Putting The Doggy into Paddling

One of the best things about having a dog in your life is that they're always up for an adventure with you. Better still, they seldom complain about the car ride, the walk to put in, the sleeping arrangements or the food. They are the perfect companion for the outdoors, and on-water adventures are no exception. Despite having no opposable thumbs -- which seriously limits their ability to do anything but give unconditional love, ballast and entertainment on family paddling trips -- dogs love being with you even it it means going outside of their watery comfort zone.

Many, and in fact most, dogs love to swim and certain breeds are beautifully designed for the water. With large, web-like feet the Newfoundland and some Spaniel breeds are as at home on water as on land; and the Labrador's affinity with the water is legendary. However, this comfort doesn't make them invincible and providing flotation vests for your dog is as important as providing them for yourself or your children.

For the most part, dogs are sprint swimmers. They go in and out of the water, fetching or chasing, with short rest periods where they put their paws down and rest. Swimming even modest distances in cold, moving or deep water where no rest is possible is challenging for even the most capable canine paddler and because lack the ability to float, they will sink quickly.

In addition, the on water environment has some new challenges for your dog. Balancing on a SUP or kayak, different smells and sounds, the changing energy of the people around them as adrenalin rises and falls with the water conditions, and being in swift moving water are all things your dog will become more comfortable with the more you take them on water. However, fitting a comfortable, well designed and well fitted flotation vest is important for you dog as it is for any human.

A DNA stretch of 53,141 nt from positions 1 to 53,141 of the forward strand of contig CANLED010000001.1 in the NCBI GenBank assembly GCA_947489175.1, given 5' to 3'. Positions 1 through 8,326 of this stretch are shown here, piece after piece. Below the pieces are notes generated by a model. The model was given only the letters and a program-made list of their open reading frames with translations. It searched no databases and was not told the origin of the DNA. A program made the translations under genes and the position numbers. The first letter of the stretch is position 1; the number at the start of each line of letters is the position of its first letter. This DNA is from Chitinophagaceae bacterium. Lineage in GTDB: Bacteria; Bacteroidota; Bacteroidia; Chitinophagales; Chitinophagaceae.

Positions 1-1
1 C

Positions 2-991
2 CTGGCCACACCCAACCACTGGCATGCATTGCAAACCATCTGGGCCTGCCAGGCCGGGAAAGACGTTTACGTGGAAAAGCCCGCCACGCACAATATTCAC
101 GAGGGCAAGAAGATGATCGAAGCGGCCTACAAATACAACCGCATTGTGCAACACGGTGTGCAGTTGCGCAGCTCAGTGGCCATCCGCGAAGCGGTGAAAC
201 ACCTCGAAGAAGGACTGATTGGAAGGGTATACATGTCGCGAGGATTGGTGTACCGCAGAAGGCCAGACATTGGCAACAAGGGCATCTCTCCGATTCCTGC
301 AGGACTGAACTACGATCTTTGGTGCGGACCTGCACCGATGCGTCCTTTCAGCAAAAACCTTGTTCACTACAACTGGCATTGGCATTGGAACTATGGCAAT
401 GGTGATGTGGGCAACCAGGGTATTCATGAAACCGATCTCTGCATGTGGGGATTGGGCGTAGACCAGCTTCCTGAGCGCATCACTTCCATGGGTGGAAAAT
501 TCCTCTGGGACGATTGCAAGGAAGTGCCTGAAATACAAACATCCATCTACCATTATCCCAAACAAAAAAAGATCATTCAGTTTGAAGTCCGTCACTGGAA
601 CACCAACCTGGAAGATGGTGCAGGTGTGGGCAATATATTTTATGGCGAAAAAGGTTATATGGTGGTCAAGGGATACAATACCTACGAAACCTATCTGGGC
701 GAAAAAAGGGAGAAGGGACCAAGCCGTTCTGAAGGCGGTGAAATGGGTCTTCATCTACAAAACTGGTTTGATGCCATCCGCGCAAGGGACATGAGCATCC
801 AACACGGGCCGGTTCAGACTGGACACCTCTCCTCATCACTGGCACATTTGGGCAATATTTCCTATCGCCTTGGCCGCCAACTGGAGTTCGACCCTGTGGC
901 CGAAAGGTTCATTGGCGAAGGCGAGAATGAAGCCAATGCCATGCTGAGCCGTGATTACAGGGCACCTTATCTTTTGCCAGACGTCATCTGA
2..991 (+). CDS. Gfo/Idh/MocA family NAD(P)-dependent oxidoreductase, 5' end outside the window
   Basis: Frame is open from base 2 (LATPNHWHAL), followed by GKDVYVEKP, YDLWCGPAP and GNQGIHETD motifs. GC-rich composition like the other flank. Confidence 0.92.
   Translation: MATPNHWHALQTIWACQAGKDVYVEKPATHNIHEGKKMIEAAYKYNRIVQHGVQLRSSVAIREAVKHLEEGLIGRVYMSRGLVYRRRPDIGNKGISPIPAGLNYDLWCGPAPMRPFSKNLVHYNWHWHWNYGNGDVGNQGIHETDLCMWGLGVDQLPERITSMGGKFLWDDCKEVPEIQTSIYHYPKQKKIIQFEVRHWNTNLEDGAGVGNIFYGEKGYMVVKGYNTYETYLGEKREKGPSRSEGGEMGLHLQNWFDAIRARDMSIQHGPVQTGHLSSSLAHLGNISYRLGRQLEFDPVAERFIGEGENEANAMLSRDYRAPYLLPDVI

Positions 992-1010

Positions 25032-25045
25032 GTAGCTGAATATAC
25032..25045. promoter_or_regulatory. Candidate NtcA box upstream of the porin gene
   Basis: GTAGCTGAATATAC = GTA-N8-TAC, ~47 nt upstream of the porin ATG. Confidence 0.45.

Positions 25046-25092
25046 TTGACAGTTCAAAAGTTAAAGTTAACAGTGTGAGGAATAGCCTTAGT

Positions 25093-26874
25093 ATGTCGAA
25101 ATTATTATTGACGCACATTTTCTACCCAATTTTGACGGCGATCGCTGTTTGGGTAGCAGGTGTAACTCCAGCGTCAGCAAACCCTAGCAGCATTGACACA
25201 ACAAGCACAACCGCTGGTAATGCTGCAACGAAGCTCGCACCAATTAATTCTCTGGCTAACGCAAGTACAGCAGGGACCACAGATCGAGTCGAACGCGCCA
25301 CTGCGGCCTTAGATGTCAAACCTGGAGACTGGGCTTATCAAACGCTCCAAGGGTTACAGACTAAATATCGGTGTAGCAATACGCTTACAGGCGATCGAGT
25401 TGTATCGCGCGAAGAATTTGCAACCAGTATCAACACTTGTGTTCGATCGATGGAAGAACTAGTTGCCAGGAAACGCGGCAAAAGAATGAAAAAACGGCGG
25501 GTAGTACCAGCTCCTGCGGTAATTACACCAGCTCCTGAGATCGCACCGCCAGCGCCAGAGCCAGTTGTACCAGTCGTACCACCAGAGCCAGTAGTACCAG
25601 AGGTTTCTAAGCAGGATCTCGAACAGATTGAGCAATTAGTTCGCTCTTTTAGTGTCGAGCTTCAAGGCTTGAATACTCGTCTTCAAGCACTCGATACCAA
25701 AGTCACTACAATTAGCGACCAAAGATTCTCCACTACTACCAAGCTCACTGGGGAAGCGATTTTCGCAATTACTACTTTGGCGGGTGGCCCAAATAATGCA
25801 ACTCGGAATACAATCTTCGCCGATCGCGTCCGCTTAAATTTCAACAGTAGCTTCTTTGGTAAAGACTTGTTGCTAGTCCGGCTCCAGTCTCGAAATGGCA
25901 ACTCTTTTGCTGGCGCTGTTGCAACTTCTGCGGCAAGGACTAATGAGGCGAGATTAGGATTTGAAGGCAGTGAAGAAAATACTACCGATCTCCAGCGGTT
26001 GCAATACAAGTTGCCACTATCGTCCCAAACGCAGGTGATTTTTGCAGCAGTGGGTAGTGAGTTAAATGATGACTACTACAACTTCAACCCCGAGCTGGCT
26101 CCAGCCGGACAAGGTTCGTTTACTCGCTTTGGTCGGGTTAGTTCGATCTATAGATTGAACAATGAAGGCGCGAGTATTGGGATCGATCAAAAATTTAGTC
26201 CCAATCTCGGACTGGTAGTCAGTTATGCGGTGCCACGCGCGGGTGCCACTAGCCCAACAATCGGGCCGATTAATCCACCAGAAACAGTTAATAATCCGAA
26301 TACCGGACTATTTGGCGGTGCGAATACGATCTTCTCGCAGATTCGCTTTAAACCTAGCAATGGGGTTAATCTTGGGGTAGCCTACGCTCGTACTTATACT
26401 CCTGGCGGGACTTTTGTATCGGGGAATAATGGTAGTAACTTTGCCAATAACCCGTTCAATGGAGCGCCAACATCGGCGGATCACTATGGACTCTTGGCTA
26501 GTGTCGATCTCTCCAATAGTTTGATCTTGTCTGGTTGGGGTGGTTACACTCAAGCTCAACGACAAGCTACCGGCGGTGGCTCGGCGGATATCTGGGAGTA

There are a number of dog-flotation jackets available. Some are open designs with a fastening under the throat and straps or fabric under the belly to secure it in place. These function like a basic life jacket and are designed to fit a wide range of sizes and be super-easy to put on. The disadvantages of these relate to fit, flotation (they are less balanced and supportive), and comfort and security when lifting.

Others are enclosed designs which function more like your favourite white water vest. These are usually more ergonomic, use variable densities of foam to provide balance and keep flotation where it is most needed, and will likely have articulated foam pieces that allow the dog to move freely in the water. These may seem trickier to fit at first, but offer better overall flotation and comfort.

Like any buoyancy vest the most important things to look for in one for your dog are:

  • An ergonomic fit - with sufficient flotation between the front legs to keep the head above water, and at the sides for balance.
  • Belly panels should cradle the dog with slightly less flotation than at the sides, but still enough to give support from below and avoid hanging the dog inside the jacket.